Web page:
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Carotid Artery Disease

Carotid Artery Disease

Carotid (ka-ROT-id) artery disease, which can lead to a stroke, is a condition in which a fatty material called plaque builds up inside the carotid arteries. You have two common carotid arteries-one on each side of your neck-that divide into internal and external carotid arteries.The internal carotid arteries supply oxygen-rich blood to your brain. The external carotid arteries supply oxygen-rich blood to your face, scalp, and neck. Carotid artery disease can be very serious because it can cause a stroke, or "brain attack." A stroke occurs when blood flow to your brain is cut off. If blood flow is cut off for more than a few minutes, the cells in your brain start to die. This impairs the parts of the body that the brain cells control. A stroke can cause lasting brain damage, long-term disability, paralysis (an inability to move), or death.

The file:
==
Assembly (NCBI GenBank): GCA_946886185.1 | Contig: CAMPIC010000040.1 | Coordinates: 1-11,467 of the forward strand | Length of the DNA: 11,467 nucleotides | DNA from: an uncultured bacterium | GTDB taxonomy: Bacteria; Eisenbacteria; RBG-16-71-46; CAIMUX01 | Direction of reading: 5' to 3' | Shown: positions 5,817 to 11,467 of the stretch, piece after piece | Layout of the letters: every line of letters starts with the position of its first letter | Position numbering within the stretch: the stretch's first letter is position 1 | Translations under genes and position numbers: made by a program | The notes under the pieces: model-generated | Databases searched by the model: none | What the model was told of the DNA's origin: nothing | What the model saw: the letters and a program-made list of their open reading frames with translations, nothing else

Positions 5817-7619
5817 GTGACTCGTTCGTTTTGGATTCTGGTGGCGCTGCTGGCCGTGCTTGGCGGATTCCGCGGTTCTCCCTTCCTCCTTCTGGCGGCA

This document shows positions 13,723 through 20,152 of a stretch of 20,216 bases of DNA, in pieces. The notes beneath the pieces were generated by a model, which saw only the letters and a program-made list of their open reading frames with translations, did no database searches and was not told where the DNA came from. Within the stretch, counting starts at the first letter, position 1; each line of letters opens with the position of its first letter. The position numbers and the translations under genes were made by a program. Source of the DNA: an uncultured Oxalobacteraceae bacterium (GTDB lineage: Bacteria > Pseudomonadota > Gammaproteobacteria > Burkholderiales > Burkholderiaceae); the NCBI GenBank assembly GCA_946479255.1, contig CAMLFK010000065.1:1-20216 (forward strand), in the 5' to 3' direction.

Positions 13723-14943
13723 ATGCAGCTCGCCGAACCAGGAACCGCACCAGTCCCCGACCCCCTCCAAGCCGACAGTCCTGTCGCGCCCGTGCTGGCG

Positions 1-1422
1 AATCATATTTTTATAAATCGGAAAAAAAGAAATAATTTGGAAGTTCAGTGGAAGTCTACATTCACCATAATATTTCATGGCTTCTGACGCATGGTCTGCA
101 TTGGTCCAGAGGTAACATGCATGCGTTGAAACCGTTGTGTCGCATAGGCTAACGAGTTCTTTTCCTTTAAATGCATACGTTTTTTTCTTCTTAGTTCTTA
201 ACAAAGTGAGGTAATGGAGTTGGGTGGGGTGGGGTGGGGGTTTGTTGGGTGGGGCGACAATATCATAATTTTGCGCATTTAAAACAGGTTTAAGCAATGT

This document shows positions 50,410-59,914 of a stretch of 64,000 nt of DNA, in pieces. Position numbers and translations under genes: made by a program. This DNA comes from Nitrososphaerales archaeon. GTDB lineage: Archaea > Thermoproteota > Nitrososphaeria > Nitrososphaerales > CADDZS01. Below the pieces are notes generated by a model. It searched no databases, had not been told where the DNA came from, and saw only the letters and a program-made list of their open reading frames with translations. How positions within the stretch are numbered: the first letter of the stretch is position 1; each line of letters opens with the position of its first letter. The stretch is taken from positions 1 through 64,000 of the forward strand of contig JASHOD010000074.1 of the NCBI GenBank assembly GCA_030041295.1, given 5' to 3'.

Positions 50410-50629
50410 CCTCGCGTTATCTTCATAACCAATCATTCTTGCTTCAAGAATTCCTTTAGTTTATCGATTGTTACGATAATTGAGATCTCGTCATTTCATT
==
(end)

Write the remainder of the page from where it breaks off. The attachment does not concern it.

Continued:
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SYMPTOMS

Carotid artery disease may not cause signs or symptoms until it severely narrows or blocks the carotid arteries. Signs and symptoms may include a bruit (broo-E), a transient ischemic attack (TIA), or a stroke.

BRUIT

During a physical exam, your doctor may listen to your carotid arteries with a stethoscope. He or she may hear a whooshing sound called a bruit. This sound may suggest changed or reduced blood flow due to plaque. To find out more, your doctor may order tests. Not all people who have carotid artery disease have bruits.

TRANSIENT ISCHEMIC ATTACK

For some people, having a TIA, or "mini-stroke," is the first sign of carotid artery disease. During a mini-stroke, you may have some or all of the symptoms of a stroke. However, the symptoms usually go away on their own within 24 hours. The symptoms may include:

  • Sudden weakness or numbness in the face or limbs, often on just one side of the body